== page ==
During week two, I began double-socking it.  Also, I actually began to feel like I was in the groove, if only because there was so many areas where I could make an impact.  There were days where all I seemed to do was hang shirts, but I didn’t mind.  One day I busted through seven entire pallets of freight, I didn’t mind at all.  The stockroom is too small for all of the clothing stock the stores need to support sales, so most of it stays on pallets and gets pulled into our glamorous basement hallway at the start of each day.  I think our stockroom holding area can store eight pallets overnight.  The rest has to chill in the hallway.  It’s not ideal, but hardly a perfect system.  I’ve gotten to the point where I walked out and there were only three pallets left out in the dark overnight.  Any day that it’s single digits feels like a win.  I walked 40 miles at work that second week, which was essentially a pant size.  I was sweating through my clothes daily.  Seriously, I’d go to pay for a purchase and the cash in my pocket was wet.

Well, moist.

Fatty Xtopher needed that.  My trades also rebounded, ca-ching!

Week three was conference week.  Well, I left Wednesday and returned the following Monday.  The Sunday before I left, I spent some time on my first HR training task:  scheduling.  The lead who had been scheduling before my position was approved was easier to begin my training so she could hand off to me.  I felt like I had enough context going into conference that I had context for what I learned there.

It’s 5:30 in the morning on Friday and I’m waiting for the train to the airport.  It’s my one month-aversary.  I’ve got two commutes to wrap this up…I sure hope I can tap out the rest of my ramble by then!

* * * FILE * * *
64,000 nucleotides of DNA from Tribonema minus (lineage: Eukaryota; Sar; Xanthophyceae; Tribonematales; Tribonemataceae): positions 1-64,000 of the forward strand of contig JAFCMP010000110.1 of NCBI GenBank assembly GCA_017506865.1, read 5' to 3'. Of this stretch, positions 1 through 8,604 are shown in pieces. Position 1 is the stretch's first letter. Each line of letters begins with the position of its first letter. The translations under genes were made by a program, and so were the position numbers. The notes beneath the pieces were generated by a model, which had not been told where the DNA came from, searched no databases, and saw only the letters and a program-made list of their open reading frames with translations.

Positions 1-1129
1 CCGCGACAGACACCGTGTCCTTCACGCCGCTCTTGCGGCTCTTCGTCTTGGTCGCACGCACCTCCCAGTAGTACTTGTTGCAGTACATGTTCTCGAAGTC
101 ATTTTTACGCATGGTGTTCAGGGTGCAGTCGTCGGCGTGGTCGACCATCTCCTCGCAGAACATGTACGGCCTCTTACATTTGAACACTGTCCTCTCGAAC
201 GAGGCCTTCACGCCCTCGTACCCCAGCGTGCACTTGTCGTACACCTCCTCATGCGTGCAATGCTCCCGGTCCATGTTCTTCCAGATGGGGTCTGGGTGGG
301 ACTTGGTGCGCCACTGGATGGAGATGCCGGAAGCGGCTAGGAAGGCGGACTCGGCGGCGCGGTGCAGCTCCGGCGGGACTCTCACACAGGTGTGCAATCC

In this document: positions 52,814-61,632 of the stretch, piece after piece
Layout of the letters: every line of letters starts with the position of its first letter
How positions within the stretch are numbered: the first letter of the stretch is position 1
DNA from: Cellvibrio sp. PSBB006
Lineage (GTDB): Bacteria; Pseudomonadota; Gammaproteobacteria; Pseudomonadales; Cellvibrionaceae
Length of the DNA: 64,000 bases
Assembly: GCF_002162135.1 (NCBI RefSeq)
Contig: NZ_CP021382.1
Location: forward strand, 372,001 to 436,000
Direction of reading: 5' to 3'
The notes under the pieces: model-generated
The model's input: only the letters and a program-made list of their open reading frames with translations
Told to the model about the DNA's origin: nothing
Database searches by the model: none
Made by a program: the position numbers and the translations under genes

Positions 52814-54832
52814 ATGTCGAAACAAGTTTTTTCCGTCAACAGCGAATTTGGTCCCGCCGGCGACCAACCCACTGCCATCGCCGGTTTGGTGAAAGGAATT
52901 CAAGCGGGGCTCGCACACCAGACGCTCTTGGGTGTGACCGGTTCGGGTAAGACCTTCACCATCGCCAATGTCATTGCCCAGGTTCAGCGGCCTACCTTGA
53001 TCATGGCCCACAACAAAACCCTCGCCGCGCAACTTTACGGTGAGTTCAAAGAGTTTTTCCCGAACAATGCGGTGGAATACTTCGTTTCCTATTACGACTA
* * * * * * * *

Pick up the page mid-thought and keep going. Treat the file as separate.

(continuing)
Happily, I’ve been able to either ask or observe what some key people need from me as a new resource for them over this last week.  I feel like being a good manager means providing good service to my internal customers.  The answers were universally:  PEOPLE.  Which I definitely get.  I did get a little flack, though, for declining to reach out to a couple of applicants who’s resumes were simply gibberish.  The management team had been hiring heartbeats before I arrived.  They couldn’t afford to not.  I’ve been warned that I will have to learn to throw everything I learned about hiring in my career away and set the bar at “If they show up for the interview, they’re hired”.  I can’t do that.  At least not yet.  But my take on it is that if I hire people who suck at their job, then I suck at mine.

Time will tell.

But, the team seems fairly stable right now, regardless of the opportunities.  I think that gives me some luxury to attempt to find some solid team mates for them versus hiring someone that will only make things worse for them by not showing up or not pulling their own weight.

Of the resumes I’ve been given – this company moves slowly with its system permissions process, so I don’t have access to the applicant pool myself yet – I did manage to contact three of the five.  

Today will be an interview day!

The other responses I got to asking how I could be a good partner ranged from “Staff Coffee”, which seems easy enough, to an observation I’ve made.  That observation being that I need to help pull my co-workers out of the moment they’ve been mentally stuck in for the last year.  

Or eight months.

Or three or four years.

Almost literally everyone is stuck in crisis mode, hyperventilating through their day.  Or they’re the reason everyone else is.

I look at situations as you’re part of the solution or you’re part of the problem.

So getting my team out of that moment where they start to make better decisions about what priorities they achieve will help ease that frantic feeling that makes up a significant part of collective morale. I’m eager to do it.

I’m excited to do it!

But I’m also excited to be back from conference because all I seemed to do there was sit and eat and drink.  I think I gave back some of that pant size I’d lost last week.  But I’m back in the groove and walking my gut off.  Since I’ve no ass to speak of…

I bet you read the title of this blog and thought it would be political, dincha?



Change IS Good!